Montags mit Mama: Color Mixing

Hippo has been so interested in colors lately, so I thought we would do some coloring mixing this morning.

Last night, I prepared the “experiment”. I filled an ice cube tray with water and then added food coloring in red, yellow, and blue. A few drops in each cube was enough to make our three colors.

This morning, we set up our table with the tablecloth, a plate, a fork*, and the colored cubes. I also drew up a quick sheet to see what Hippo thought would happen when we mixed the colors. He was pretty off! But that’s part of the fun ­čÖé

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First he guessed what each mixture of colors would make. Then we put one cube of each color on the plate and let him play with them. As they melted, the two primary colors combined to make the new secondary color. Magic! Then we filled in the Ergebnis circle with the correct answer. In the end, he mixed ALL of the colors together. You can imagine what happened then … a nice, muddy mess of colors ­čÖé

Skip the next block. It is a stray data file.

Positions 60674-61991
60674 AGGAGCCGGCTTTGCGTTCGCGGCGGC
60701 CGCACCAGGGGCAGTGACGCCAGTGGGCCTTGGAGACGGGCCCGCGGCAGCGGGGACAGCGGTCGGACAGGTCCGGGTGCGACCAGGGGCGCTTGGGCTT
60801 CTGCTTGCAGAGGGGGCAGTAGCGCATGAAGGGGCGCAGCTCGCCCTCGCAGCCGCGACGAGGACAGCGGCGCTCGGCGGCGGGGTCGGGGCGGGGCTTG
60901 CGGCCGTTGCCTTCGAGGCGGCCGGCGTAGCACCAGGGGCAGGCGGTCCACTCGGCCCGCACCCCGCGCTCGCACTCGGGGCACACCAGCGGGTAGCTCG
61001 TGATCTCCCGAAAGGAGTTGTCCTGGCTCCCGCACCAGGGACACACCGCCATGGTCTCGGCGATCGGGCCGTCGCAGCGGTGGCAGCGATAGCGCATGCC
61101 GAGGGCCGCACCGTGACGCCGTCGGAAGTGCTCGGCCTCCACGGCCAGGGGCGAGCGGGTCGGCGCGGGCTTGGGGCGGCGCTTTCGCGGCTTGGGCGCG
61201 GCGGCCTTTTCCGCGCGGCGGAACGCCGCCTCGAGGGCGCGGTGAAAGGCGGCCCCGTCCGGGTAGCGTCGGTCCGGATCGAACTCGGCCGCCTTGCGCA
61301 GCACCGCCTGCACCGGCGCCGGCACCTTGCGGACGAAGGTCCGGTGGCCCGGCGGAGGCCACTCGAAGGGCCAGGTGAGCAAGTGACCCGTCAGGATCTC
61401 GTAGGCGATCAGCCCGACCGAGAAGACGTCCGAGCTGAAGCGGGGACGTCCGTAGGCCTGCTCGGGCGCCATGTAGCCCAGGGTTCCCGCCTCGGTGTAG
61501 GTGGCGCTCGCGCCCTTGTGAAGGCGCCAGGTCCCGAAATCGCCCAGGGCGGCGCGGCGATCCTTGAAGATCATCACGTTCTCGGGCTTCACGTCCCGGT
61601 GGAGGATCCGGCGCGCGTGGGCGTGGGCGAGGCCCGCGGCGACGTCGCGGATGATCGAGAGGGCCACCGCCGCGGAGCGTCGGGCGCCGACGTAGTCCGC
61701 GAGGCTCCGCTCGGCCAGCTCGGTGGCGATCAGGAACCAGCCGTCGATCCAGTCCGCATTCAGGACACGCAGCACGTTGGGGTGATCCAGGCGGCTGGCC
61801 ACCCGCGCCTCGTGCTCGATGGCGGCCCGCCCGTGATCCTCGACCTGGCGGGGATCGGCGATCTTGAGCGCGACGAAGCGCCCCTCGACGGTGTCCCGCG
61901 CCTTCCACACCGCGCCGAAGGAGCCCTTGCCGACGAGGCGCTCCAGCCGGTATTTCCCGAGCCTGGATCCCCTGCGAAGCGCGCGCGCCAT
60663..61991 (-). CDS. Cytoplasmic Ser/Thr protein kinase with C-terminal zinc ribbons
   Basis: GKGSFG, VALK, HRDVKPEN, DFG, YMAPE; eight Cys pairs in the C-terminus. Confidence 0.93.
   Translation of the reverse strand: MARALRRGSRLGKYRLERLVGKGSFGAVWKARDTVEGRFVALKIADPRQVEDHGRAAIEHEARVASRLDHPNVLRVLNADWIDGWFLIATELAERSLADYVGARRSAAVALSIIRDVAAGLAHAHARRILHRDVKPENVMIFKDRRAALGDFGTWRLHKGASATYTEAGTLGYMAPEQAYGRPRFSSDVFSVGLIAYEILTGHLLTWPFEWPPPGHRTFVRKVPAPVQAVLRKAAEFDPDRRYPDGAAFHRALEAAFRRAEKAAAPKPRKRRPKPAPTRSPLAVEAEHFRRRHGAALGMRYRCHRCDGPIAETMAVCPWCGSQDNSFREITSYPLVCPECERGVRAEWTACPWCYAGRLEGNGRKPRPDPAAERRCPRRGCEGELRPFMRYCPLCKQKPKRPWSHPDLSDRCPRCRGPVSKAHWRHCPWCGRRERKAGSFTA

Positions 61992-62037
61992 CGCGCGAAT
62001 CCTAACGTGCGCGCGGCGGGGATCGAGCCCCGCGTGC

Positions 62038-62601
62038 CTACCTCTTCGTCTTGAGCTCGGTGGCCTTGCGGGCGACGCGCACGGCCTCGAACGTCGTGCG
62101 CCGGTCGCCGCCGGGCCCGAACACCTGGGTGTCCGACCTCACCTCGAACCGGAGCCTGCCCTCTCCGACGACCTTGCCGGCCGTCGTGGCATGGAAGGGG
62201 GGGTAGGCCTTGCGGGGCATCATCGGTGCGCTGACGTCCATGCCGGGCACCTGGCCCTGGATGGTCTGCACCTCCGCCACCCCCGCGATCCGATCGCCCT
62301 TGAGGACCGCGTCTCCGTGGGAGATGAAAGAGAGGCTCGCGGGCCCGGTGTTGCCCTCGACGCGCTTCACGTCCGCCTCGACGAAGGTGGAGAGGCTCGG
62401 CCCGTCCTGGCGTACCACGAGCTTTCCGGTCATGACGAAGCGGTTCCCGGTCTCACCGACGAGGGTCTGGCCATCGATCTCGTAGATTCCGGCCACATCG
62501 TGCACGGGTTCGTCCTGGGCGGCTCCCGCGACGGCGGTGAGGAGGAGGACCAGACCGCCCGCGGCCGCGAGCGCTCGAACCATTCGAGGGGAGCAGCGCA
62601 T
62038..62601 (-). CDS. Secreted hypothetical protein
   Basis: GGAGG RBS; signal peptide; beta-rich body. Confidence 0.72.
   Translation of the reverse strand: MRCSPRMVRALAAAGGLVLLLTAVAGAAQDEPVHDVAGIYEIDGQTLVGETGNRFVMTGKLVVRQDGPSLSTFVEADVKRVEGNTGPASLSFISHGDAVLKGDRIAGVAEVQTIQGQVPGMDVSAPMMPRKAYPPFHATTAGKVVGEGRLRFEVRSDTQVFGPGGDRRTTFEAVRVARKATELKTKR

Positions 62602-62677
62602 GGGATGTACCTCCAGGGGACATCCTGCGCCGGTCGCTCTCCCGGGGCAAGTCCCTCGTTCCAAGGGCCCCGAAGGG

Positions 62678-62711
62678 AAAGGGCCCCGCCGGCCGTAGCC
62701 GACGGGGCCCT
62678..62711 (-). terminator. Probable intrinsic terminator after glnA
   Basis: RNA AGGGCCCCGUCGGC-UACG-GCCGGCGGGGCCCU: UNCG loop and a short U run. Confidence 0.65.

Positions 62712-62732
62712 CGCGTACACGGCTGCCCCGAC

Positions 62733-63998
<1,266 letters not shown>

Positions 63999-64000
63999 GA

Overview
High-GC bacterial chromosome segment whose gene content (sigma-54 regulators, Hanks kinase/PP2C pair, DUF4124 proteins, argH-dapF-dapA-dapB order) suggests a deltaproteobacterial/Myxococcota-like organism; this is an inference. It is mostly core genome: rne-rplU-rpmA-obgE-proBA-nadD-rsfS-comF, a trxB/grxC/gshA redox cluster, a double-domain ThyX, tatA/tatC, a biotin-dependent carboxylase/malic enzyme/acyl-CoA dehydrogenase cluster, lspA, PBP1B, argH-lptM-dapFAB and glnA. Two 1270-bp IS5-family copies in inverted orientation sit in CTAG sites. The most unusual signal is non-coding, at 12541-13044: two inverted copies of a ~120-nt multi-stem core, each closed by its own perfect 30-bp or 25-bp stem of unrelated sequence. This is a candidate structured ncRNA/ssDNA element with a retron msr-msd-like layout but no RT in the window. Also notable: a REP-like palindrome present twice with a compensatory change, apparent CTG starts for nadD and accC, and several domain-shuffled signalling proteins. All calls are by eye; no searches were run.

*He started out using his fingers to move the colored ice cubes around. Of course, his fingers turned red and yellow and blue, too! So we got out a fork for mixing the color cubes instead.

Here’s a blank form you can download in PDF: farben-mischen-gita. It looks like this:

farben-mischen-gita-page-001

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Summer Experiment: No English Books